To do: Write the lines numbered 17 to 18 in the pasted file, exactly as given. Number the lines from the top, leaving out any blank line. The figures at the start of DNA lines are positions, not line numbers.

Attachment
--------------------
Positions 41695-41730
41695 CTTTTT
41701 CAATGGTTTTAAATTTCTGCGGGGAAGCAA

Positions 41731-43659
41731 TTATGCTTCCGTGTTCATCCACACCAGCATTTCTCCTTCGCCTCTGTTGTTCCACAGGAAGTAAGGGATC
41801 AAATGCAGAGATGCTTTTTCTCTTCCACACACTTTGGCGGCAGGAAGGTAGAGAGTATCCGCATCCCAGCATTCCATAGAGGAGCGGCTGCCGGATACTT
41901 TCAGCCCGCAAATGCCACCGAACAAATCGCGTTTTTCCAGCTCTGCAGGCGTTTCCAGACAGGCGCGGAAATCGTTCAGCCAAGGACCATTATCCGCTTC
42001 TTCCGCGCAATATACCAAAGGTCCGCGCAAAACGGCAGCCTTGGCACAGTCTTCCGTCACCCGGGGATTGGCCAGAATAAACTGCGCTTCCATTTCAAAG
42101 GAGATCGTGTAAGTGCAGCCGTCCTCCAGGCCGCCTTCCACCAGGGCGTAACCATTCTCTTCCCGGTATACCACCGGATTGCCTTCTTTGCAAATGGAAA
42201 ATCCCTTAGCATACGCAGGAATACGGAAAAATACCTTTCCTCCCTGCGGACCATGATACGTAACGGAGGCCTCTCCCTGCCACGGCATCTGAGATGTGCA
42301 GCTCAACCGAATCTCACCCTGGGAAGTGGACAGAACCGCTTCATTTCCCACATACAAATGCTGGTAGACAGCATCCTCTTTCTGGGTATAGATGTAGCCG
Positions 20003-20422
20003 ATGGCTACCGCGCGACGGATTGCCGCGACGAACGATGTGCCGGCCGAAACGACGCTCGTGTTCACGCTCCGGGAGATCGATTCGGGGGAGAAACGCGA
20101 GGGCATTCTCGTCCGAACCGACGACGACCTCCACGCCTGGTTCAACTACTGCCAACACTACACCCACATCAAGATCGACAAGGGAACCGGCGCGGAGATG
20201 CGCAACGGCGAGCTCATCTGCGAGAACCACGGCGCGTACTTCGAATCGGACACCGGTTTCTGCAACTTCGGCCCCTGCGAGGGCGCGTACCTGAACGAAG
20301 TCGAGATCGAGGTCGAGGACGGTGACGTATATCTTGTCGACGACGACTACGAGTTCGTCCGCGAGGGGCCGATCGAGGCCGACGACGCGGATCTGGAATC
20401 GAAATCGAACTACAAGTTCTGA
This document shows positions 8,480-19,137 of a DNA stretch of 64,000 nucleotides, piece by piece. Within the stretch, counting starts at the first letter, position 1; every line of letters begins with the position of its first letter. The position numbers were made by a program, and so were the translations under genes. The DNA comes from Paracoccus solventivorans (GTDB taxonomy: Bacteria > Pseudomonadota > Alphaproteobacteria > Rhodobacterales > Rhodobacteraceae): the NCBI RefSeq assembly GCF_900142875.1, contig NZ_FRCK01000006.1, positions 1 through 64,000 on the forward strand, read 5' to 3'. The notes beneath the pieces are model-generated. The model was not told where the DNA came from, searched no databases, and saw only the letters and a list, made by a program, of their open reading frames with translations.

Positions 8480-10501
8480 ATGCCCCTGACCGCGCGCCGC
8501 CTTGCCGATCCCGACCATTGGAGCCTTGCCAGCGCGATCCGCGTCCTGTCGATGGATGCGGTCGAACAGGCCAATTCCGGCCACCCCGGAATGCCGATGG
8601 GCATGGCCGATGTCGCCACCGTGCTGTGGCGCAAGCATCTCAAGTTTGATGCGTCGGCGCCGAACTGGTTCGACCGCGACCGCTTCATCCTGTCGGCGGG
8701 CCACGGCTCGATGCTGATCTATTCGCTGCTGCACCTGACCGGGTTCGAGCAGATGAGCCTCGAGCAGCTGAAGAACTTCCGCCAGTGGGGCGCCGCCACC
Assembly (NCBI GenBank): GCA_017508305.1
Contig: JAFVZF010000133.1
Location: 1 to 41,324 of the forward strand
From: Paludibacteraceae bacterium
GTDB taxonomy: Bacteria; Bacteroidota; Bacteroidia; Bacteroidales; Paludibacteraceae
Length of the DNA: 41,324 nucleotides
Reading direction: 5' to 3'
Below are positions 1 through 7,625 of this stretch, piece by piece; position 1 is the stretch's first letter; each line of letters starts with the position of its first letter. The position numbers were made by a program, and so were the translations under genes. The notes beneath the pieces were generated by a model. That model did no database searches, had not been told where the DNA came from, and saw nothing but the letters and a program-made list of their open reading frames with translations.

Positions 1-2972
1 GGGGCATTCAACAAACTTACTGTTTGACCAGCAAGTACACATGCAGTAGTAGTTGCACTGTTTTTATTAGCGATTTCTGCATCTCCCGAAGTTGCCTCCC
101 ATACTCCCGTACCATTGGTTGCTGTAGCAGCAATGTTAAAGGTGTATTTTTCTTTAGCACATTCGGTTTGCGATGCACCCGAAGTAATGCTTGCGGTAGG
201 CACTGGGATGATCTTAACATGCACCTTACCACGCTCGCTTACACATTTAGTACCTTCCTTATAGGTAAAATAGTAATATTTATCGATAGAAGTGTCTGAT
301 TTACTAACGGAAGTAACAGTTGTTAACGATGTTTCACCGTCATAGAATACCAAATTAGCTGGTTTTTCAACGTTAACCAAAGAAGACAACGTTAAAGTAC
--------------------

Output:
20401 GAAATCGAACTACAAGTTCTGA
This document shows positions 8,480-19,137 of a DNA stretch of 64,000 nucleotides, piece by piece. Within the stretch, counting starts at the first letter, position 1; every line of letters begins with the position of its first letter. The position numbers were made by a program, and so were the translations under genes. The DNA comes from Paracoccus solventivorans (GTDB taxonomy: Bacteria > Pseudomonadota > Alphaproteobacteria > Rhodobacterales > Rhodobacteraceae): the NCBI RefSeq assembly GCF_900142875.1, contig NZ_FRCK01000006.1, positions 1 through 64,000 on the forward strand, read 5' to 3'. The notes beneath the pieces are model-generated. The model was not told where the DNA came from, searched no databases, and saw only the letters and a list, made by a program, of their open reading frames with translations.